12.) Shameless Keyword Stuffing
Why rank for one keyword when you could rank for...DOZENS? It's true! You can rank for more than just one keyword. The right way to do this is through blogging. Create a piece of content that focuses on a specific keyword, optimize it, publish it and share it. There you go, another opportunity to rank for a keyword of your choice. The wrong way to do this is through keyword stuffing. Google isn't going to crawl your home page that's plastered with keywords and be able to effectively index it. In fact, with the most recent animal-themed updates (Penguin and Panda) Google is actually penalizing sites that try to do too much with keywords. So how much is too much? I recommend optimizing each page on your website for only one keyword. That way, Google isn't confused as to what that page is trying to rank for. Otherwise, it would be like trying to figure out which film genre the move The Mummy falls into. Is it action? Horror? Romance? Comedy? Sci-Fi? Don't be the Stephen Sommers of website optimization.
13.) Amateurish Content
Interns are great for helping out with a business' basic execution items. From a website initiative standpoint, they're also great at writing content. That doesn't necessarily mean they should have free rein on a website's content development. While I've read my fair share of well-written content by an intern or an entry level employee, I've been subject to far more, poorly written content. Sure, they're getting experience and someone needs to do the blogging, right? Well, the two most fundamental reasons (in my opinion) to blog are to get found and to educate website visitors. If you have content that's getting you found, that's great. But if it's poorly written, you're bringing people to you website and subjecting them to whatever the person who's blogging is saying. If you suspect it might not be up to par, it's probably time to evaluate. Or at least instate some sort of approval process to ensure whatever's published is representative of the quality your business wishes to produce.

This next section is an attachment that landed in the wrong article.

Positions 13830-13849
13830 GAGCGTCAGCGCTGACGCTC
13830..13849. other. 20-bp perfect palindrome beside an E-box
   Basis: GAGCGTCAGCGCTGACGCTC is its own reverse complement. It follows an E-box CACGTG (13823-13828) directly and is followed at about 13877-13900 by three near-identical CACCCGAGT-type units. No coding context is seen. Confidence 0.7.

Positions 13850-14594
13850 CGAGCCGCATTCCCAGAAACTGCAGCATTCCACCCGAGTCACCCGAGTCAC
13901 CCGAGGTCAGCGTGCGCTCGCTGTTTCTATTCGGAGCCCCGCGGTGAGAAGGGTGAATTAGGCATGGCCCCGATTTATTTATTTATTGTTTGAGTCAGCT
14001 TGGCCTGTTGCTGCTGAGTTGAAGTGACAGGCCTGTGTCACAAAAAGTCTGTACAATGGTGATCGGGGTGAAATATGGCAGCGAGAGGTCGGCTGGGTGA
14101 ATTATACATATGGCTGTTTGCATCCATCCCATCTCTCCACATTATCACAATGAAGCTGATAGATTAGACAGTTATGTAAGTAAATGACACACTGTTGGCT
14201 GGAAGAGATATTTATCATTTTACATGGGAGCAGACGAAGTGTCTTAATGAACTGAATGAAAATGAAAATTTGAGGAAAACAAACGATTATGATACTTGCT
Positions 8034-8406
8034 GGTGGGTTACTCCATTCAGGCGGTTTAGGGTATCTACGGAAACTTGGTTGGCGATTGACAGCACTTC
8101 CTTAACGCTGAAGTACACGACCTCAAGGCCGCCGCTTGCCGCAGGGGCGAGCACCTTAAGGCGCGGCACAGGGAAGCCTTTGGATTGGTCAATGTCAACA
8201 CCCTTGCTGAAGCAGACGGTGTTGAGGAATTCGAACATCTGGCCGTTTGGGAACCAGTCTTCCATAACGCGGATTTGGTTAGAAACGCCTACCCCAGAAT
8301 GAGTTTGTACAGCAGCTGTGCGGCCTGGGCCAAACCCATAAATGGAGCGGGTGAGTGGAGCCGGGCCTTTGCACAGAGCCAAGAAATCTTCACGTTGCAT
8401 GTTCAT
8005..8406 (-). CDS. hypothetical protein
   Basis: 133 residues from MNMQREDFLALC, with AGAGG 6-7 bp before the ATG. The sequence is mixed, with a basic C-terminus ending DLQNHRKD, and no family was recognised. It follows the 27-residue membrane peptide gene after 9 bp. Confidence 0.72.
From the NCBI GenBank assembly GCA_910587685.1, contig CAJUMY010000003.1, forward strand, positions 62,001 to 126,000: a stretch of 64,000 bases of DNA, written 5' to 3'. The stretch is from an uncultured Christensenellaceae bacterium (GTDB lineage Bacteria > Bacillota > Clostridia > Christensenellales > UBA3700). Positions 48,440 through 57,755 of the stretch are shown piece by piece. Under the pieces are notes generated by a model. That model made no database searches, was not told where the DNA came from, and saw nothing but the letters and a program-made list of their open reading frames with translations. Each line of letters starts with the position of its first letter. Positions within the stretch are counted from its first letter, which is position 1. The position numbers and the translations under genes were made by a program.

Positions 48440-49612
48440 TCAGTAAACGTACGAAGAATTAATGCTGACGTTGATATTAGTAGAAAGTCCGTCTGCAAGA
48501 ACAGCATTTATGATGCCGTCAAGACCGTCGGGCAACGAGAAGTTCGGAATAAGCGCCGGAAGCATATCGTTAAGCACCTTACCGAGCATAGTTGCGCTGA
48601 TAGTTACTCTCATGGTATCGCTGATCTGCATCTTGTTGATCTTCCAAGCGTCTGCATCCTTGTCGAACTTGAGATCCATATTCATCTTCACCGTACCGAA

14.) The Unnecessary Redesign
A lot of times, a client will be doing a redesign just because the current site "isn't working." That usually prompts me to ask "what" exactly isn't working. If the client has trouble pinpointing the answer, chances are a redesign isn't the answer. I can understand why a redesign would seem like the right solution--it's a change we can see. The underlying problems to a website's effectiveness pretty much always stem from the "not driving leads" or "not bringing website visitors" issues. Real solutions to these issues would be blogging, optimizing for SEO, or setting up more effective conversion opportunities. It might even be diagnosing several of the points listed above and making the change. Rarely is a redesign the solution needed in a situation like this. All too often SEO factors aren't considered in a redesign, and failure to transition over search engine credit in the correct manner can severely effect the traffic to the new site once it launches, a huge letdown for those who believed a redesign was the answer to their traffic woes. Plus, redesigns always take much longer than anticipated. Before undergoing a redesign, it's best to diagnose what the real problems are and connect them with the solution that will help solve those problems.
Well, that's fourteen. Catorce, if my Spanish serves me right. What other website faux pas do you run into? I'll keep a running tally of these, maybe even make a glossary. Until next time!